Welcome to the Cross-cultural Survey Guidelines!
These Guidelines were developed as part of the Comparative Survey Design and Implementation (CSDI) Guidelines Initiative. The aim of the Initiative was to promote internationally recognized guidelines that highlight best practice for the conduct of multinational, multicultural, or multiregional surveys, which we refer to as “3MC” surveys.The intended audience is researchers and survey practitioners planning or engaged in comparative survey research across cultures or countries.
See Chapters to access the guidelines, which cover all aspects of the survey lifecycle.
The CCSG Guidelines draw upon and are based on: (1) general good practice survey methodology, as well as cross-cultural and comparative literature on survey methodology; (2) available study-specific manuals and documentation; and (3) the experiences and lessons learned that authors, reviewers, and editors have added through their work on and with numerous comparative surveys.
Best practices are dynamic and can be expected to evolve over time. At the present time, the Guidelines relate to not just cross-sectional surveys of households and individuals but also computer-assisted personal interviewing modes and the usage of paradata and statistical analyses. At a later point in time, they may be expanded to include establishment and longitudinal surveys.
As more documentation and information about comparative surveys become available, we hope to incorporate the lessons learned from these studies into the CCSG Guidelines. New methodological research will also inform new versions of the CCSG Guidelines. You can greatly help us in these objectives by providing comments and suggestions, or simply alerting us about a topic we need to address. Please Contact Us.
Janet A. Harkness Student Paper Award
We dedicate these guidelines to Dr. Janet A. Harkness. Dr. Harkness passed away in 2012. She initiated the International Workshop on Comparative Survey Design and Implementation where the development of these Guidelines was launched. Dr. Harkness not only contributed to the overall framework and content of the guidelines but she also authored three of the original key chapters: Questionnaire Design, Adaptation and Translation. She inspired this work through her steadfast conviction that resources must be made available to researchers and survey practitioners if we are to improve comparative survey research methods, dissemination and analysis.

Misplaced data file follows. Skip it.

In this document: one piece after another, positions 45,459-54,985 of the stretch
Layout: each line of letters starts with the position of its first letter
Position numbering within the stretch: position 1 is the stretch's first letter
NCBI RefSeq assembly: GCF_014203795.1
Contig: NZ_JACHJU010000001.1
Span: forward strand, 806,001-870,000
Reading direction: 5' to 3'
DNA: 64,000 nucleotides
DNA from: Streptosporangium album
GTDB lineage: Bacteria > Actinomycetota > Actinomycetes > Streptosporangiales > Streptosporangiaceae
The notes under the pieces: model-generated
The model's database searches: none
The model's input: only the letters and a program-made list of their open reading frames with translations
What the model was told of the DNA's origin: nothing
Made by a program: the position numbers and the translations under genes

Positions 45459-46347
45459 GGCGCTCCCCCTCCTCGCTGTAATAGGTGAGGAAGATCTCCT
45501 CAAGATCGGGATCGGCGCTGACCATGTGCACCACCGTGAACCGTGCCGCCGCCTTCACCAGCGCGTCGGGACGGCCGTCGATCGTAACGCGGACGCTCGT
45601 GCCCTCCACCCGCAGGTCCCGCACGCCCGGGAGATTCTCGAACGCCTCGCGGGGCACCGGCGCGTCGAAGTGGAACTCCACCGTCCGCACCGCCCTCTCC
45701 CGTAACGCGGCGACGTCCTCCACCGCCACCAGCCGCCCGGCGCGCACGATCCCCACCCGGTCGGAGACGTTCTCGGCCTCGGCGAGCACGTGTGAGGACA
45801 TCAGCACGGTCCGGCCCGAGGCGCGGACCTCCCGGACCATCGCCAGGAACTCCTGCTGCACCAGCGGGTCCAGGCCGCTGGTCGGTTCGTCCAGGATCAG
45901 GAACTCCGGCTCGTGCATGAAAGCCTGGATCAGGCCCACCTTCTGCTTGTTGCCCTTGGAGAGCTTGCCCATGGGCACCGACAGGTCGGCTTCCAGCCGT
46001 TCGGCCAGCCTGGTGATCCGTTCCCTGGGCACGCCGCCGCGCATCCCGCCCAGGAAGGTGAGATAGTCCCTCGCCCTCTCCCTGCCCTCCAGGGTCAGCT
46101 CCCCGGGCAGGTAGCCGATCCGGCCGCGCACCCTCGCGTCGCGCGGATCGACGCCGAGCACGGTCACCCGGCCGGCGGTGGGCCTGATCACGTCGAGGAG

The World Association for Public Opinion Research (WAPOR) and the American Association for Public Opinion Research (AAPOR) jointly support Dr. Harkness’s work by sponsoring the Janet A. Harkness Student Paper Award each year. This award recognizes "emerging young scholars in the study of multi-national/multi-cultural/multi-lingual survey research (aka 3MC survey research) through support of the winner’s participation in the WAPOR Conference and a cash prize." Please consider donating to this effort in gratitude for Dr. Harkness’s legacy in the field of cross-cultural, comparative survey research.
Origins of CCSG
The CCSG initiative is led by Beth-Ellen Pennell, currently the director of international survey operations at the Survey Research Center, Institute for Social Research at the University of Michigan. Also instrumental in the development and operationalization of the guidelines are Kirsten Alcser and Sue Ellen Hansen of Survey Research Operations, Survey Research Center, Institute for Social Research. The guidelines were initiated at the 2005 meeting of CSDI and have involved more than 70 individuals from more than 35 organizations worldwide.
Survey Methods in Multicultural, Multinational, and Multiregional Contexts
Written and edited by experts in the fields, Survey Methods in Multicultural, Multinational, and Multiregional Contexts provides an overview of comparative multinational, multiregional, and multicultural issues in survey methodology. Part of the Wiley Series in Survey Methodology, this volume explores the issue of quality in multipopulation surveys and the level of methodological expertise in comparative survey research. The text, including models of design, multilingual issues, and more on developing countries, is fundamental for statisticians, researchers, and students interested in design and implementation of international, national, and cultural comparative surveys. The text received the 2013 AAPOR Book Award - "recognizing influential books that have stimulated theoretical and scientific research in public opinion; and/or influenced our understanding or application of survey research methodology”. To purchase a copy, please follow this link.